Guy Verhofstadt told the Standard that the British needed a cross-party agreement and to put “country before party” prior to seeking an extension of Article 50.
“Why should the EU27 even consider a Brexit extension this week, if the UK parliament vote on the deal is cancelled?” he demanded. “Where are the cross-party talks?
“I will keep saying this; it is time for country to come before party. A minority of Right-wing populists cannot be allowed to drive European citizens and businesses off a cliff.”
Mr Verhofstadt is co-ordinator on Brexit for the European Parliament, which has the right to veto any Brexit deal. His warning contrasted with European Council president Donald Tusk, who last week said that he was personally “open to a long extension” if Britain wanted time to “rethink” the whole idea.
There are divisions in the EU over what to do if Mrs May asks for a postponement without getting Parliament to agree a deal.
Mr Tusk is hoping that the UK will hold a second referendum to reverse its decision to leave, and believes a long extension would help.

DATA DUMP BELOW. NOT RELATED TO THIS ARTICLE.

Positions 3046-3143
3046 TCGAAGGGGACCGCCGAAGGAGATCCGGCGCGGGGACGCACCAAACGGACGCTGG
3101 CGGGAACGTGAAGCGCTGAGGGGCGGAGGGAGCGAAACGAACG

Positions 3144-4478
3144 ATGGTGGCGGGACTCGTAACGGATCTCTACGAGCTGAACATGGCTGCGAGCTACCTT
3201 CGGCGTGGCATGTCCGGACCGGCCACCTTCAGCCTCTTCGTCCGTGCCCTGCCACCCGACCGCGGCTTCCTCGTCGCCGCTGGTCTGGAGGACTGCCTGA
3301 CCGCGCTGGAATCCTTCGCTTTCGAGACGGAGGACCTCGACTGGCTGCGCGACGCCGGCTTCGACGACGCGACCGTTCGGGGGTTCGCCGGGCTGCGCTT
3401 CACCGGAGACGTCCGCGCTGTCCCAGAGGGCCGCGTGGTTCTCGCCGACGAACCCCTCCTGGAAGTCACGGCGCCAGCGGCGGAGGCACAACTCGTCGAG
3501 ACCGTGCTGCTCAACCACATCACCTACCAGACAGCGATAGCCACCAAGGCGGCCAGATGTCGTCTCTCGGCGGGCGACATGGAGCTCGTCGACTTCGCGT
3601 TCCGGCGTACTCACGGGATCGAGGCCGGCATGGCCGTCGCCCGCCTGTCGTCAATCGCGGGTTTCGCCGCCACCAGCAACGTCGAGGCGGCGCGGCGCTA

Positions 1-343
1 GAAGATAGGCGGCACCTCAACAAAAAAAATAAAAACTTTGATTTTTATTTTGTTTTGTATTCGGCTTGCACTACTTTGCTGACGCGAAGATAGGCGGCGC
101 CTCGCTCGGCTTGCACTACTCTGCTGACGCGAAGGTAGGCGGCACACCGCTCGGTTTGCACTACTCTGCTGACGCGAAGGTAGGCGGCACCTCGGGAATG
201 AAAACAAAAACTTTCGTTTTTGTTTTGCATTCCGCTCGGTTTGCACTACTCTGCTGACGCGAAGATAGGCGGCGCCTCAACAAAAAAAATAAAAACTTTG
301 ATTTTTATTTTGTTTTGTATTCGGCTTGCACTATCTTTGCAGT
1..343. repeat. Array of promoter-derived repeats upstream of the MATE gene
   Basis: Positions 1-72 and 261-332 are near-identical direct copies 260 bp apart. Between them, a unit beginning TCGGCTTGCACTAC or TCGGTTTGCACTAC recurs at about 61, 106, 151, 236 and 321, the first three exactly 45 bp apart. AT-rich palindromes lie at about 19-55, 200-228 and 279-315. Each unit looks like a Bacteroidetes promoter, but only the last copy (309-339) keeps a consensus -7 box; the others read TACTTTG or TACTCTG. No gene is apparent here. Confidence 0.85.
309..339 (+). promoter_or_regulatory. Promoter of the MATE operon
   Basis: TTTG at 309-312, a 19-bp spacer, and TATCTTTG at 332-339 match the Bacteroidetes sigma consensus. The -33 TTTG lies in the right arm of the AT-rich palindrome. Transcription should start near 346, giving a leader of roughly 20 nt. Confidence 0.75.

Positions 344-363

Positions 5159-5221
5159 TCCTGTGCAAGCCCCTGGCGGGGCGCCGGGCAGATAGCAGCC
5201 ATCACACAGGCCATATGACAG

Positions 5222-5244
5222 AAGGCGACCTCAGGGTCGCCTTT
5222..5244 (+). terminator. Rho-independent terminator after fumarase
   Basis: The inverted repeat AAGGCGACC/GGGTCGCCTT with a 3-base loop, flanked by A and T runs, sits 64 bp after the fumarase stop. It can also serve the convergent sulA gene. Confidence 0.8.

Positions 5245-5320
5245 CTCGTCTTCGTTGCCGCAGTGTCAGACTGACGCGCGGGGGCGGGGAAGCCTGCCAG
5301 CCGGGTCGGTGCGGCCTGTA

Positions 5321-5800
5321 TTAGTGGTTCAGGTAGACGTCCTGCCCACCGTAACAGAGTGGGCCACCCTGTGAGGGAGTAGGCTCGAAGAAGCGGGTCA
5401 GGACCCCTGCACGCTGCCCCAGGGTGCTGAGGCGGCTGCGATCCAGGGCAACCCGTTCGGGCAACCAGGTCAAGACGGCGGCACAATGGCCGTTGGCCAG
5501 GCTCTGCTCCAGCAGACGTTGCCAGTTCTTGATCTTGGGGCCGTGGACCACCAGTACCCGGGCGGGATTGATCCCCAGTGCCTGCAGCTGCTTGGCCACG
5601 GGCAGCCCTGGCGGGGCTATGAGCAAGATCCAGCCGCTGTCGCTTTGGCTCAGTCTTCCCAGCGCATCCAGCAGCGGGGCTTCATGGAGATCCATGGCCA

French president Emmanuel Macron sees a maximum of one month, while Germany’s Angela Merkel is said to favour up to a year.
Mr Verhofstadt and most leaders in the parliament agree with Mr Macron that it should be a month at most.
Diplomatic notes from a meeting of EU ambassadors seen by the Standard say Britain must leave by June 30 or else hold elections to the European Parliament, or the European institutions could be open to legal challenges.
The documents state that “the prolonged presence in the EU framework of a withdrawing state leaves the European Union and its other member states in a legally unstable situation”.